Burr Releases Statement Following Report on Post-Vietnam Agent Orange Exposure in C-123 Aircraft
WASHINGTON, D.C. –U.S. Senator Richard Burr (R-N.C.) released the following statement after reviewing the report by the Institute of Medicine (IOM), which examined the potential that C-123 aircraft flown and maintained by Air Force Reserve crews from 1972 to 1982 were contaminated by Agent Orange residue from their service in Vietnam and that those crews and maintainers were likely exposed to unsafe levels of Agent Orange dioxin.
The IOM’s report concurs with earlier findings from the CDC, which found that the contamination during that ten year period would have posed a significantly higher health risk for Air Force Reserve personnel.
In 2012, Senator Burr asked the VA Inspector General to take a close look at whether or not VA had an unwritten policy of “blanket denial” for the C-123 veterans. The VA Secretary assured Senator Burr there was no such policy; however, with the exception of one veteran who was granted disability in 2013, no other veteran has been approved without their case being decided by the Board of Veterans’ Appeals.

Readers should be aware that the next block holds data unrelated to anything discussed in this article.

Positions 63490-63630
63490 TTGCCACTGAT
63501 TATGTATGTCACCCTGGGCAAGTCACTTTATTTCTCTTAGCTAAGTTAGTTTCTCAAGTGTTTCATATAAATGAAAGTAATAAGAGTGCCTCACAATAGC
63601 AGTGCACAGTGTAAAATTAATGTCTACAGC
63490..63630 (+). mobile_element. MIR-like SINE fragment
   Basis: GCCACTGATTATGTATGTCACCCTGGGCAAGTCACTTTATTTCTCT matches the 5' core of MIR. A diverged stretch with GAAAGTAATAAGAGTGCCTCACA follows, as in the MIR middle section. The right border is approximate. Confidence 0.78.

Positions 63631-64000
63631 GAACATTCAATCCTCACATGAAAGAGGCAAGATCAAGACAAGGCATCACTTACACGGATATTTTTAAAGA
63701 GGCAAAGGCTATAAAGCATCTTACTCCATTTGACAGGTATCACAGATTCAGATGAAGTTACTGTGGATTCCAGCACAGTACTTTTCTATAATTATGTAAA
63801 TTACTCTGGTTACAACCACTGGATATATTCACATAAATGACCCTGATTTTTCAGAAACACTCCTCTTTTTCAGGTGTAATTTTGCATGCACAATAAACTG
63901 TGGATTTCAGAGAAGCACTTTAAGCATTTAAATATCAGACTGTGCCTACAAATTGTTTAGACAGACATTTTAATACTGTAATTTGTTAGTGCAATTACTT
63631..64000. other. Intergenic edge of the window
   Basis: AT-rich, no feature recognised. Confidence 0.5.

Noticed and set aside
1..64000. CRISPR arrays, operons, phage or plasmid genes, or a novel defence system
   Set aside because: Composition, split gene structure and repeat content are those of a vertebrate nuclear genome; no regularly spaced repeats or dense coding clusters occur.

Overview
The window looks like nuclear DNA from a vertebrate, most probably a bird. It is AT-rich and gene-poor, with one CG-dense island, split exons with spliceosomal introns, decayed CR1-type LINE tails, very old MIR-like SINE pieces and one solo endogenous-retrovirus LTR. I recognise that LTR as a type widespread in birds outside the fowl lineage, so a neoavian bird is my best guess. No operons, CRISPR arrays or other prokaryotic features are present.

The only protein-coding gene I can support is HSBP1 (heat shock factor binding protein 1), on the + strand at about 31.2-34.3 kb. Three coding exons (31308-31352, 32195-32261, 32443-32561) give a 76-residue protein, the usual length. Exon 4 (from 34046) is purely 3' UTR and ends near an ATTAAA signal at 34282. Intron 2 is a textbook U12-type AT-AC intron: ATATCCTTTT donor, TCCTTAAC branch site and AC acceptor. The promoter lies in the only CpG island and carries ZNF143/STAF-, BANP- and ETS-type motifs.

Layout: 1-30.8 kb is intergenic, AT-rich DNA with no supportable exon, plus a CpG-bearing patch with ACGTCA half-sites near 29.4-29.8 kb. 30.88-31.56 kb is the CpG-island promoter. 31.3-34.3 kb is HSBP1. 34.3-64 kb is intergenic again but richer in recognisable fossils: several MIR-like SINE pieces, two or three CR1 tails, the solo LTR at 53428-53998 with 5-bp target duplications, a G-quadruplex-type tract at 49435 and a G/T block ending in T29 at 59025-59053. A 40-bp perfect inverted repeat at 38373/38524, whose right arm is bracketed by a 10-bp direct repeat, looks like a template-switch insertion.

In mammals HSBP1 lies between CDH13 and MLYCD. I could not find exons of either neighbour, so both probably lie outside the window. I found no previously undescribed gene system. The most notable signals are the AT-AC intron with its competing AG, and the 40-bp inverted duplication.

“The VA's delay has gone on long enough. IOM’s report confirms what the VA already knew: C123K crewmembers were exposed to dangerous levels of Agent Orange. Instead of ignoring widely accepted science for three years and then commissioning an expensive study of that well founded science, the VA could have been caring for these veterans. They now have what they need to start helping these veterans,” said Senator Burr. “I know Chairman Isakson will continue to pursue this issue and ensure these post-Vietnam veterans are treated to the same standard as other veterans exposed to Agent Orange.”
Read IOM’s report here.
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